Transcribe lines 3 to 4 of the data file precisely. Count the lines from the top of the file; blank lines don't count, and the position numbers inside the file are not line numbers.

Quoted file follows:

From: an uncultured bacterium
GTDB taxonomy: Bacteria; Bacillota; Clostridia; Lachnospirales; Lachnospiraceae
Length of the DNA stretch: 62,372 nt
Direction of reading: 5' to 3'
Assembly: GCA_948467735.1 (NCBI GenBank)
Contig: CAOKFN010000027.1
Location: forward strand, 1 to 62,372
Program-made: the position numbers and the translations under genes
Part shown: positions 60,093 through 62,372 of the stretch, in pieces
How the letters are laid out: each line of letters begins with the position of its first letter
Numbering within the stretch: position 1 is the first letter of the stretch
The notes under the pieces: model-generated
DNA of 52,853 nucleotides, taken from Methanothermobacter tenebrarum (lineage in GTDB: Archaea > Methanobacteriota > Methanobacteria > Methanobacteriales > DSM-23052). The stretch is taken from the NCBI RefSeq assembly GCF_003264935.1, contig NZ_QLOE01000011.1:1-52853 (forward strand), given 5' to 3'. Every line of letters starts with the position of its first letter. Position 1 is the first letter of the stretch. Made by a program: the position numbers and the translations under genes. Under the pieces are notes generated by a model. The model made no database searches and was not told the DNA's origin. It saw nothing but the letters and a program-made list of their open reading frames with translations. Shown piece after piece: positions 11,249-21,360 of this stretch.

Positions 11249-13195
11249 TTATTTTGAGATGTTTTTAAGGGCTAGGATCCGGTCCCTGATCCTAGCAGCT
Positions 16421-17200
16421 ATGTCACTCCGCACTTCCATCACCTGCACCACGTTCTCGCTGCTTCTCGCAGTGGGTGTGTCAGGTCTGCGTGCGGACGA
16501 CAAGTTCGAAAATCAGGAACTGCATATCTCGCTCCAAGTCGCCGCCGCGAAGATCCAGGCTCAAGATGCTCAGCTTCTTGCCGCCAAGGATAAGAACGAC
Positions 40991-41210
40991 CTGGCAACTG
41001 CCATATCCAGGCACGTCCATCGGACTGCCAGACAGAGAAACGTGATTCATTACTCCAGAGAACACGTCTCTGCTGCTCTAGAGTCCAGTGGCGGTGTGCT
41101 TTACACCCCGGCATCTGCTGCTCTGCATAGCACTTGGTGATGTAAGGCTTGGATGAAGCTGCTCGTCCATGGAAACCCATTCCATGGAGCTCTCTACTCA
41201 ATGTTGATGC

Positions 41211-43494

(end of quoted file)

Length of the DNA stretch: 62,372 nt
Direction of reading: 5' to 3'